Designer 6 January 2018
Tommaso Spadolini, a naval architect and keen sailor, is the custodian of a tradition that he has been able to renew with fresh languages and designs with great strength of expression. He ranges from small motor tenders to sailing cruisers and large pleasure yachts
by Francesco Michienzi
In Italy, design, architecture and modern art have been evolving in tandem ever since the days of the Novecento, the artistic movement born in 1922 pioneered by artists such as Giò Ponti, Giovanni Muzio, Giuseppe De Finetti and Alberto Alpago Novello. A movement that involved and influenced all disciplines, establishing aesthetic and stylistic codes that made the language of the projects up to date and modern, but with eyes turned to the future.
In the world of shipbuilding, the most emblematic example of this cultural process is Pierluigi Spadolini, universally recognised as the master of masters. At Barche Magazine, we had the pleasure of talking to the heir of this great heritage of ideas and intuitions.
Tommaso Spadolini, an architect from Florence, the son of Pierluigi and the nephew of Giovanni, who has served as Prime Minister, a former journalist and editor in chief of the Corriere della Sera newspaper, has led his career surrounded by intellectual and cultural excellence.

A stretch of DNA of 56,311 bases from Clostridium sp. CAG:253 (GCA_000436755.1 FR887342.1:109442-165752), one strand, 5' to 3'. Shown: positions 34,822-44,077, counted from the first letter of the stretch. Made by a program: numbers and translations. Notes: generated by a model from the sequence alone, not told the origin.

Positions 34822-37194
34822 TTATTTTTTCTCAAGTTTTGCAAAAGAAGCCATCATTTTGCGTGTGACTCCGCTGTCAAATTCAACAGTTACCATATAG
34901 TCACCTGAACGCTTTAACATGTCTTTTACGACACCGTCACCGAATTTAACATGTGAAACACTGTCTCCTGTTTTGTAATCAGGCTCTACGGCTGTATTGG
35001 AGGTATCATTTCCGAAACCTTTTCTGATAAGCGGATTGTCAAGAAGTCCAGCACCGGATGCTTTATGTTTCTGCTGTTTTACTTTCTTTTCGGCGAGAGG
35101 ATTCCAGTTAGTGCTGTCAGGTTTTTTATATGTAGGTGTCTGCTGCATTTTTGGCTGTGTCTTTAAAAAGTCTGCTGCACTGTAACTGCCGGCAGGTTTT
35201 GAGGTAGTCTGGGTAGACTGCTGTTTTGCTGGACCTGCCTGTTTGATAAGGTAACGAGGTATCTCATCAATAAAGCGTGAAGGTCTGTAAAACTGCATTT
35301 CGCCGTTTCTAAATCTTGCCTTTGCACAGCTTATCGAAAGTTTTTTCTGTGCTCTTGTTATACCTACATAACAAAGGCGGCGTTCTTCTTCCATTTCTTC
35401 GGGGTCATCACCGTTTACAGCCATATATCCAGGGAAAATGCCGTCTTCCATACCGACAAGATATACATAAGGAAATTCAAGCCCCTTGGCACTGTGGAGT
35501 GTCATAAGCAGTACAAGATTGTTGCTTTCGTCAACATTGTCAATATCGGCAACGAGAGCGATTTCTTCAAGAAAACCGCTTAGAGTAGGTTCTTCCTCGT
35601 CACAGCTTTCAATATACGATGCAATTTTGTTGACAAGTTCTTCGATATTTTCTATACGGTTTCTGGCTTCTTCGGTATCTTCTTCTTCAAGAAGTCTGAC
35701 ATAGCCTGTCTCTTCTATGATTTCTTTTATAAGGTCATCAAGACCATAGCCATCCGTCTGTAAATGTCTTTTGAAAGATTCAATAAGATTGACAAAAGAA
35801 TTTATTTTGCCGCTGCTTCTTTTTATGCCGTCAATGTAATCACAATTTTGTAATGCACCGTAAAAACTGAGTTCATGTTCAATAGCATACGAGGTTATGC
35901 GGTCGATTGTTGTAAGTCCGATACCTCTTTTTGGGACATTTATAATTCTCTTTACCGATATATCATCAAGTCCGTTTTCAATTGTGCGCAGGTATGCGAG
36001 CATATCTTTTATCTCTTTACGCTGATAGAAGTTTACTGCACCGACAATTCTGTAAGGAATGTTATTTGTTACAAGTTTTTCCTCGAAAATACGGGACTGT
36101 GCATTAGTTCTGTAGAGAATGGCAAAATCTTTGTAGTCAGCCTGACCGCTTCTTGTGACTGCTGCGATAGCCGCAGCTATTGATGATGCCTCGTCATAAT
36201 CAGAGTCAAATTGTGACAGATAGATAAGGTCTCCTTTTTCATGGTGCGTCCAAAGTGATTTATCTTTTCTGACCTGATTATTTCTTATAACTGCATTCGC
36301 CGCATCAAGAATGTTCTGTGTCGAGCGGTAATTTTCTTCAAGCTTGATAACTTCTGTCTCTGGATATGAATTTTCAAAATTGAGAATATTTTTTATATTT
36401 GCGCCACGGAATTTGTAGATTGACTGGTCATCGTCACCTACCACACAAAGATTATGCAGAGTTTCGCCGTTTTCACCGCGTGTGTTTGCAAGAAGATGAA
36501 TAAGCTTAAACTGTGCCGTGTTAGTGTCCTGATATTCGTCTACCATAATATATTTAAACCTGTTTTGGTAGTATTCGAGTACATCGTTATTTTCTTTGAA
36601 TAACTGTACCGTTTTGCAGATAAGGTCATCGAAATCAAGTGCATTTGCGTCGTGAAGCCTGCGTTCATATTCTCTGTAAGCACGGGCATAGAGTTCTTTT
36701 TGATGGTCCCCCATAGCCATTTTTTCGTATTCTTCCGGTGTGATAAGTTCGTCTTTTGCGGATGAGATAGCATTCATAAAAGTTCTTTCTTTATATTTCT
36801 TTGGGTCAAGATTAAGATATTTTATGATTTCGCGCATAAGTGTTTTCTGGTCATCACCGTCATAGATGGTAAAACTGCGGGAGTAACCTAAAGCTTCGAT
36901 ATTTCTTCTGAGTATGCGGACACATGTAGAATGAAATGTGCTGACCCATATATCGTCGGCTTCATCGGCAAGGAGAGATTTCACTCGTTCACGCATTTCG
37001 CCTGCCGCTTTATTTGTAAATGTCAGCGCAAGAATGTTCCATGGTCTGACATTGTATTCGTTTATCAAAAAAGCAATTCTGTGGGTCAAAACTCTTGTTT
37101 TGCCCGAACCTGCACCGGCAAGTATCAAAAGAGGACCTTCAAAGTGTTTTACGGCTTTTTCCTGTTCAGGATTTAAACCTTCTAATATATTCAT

Measuring up to two true monuments of Italian history can’t have been easy. Historically the relationship between father and son is often marked by very different visions of the future.
The parent’s role, as we know, is to educate, but it is often difficult to know when to stop. We met Tommaso Spadolini in a magical place where he has created his office, in the deconsecrated church of Santi Agostino e Cristina in Florence, and we asked him how it was to live with a surname like his: «I must say that Giovanni was a person who always gave me space, but my father didn’t want me to become involved in the shipbuilding business. Giovanni frequently came to my defence, telling his brother (daddy was older than Giovanni) to let me follow my own road. I am grateful to my uncle because I’ve had fun, and I believe I’ve also had a good professional career».
It wasn’t easy for the young Florentine architect to prove his worth, especially because of the psychological pressure exerted by his father: «No, never. Because my father never thought I would embark on this profession with such determination. When I grew and was successful, he surrendered and was a great help». Help of a contextual nature stemming from the constant thinking in the Spadolini offices on the nature of yachts.
This long relationship has gradually enabled Tommaso to create a successful dialogue between production and the market. Pleasure yachting is one of the most prolific fields for project research, with the possibilities still so wide that the role of the designer is not limited to being a mere stylist modifying an inventory that is tried and tested and fossilised.
Tommaso Spadolini drew Fortuna, the boat belonging to the King of Spain: 43 metres long, three turbine engines for a speed of approximately 75 knots. «The boat has reached 74.8 knots. It was a very special boat for which I had used a wind tunnel to develop her lines. I enjoy speed as much as anyone else, but at sea there are additional problems because water is a hard surface and when you start going beyond 30, 40 or 50 knots, if you do not have a good enough hull, it is difficult to hold the boat together, holding it together structurally isn’t easy».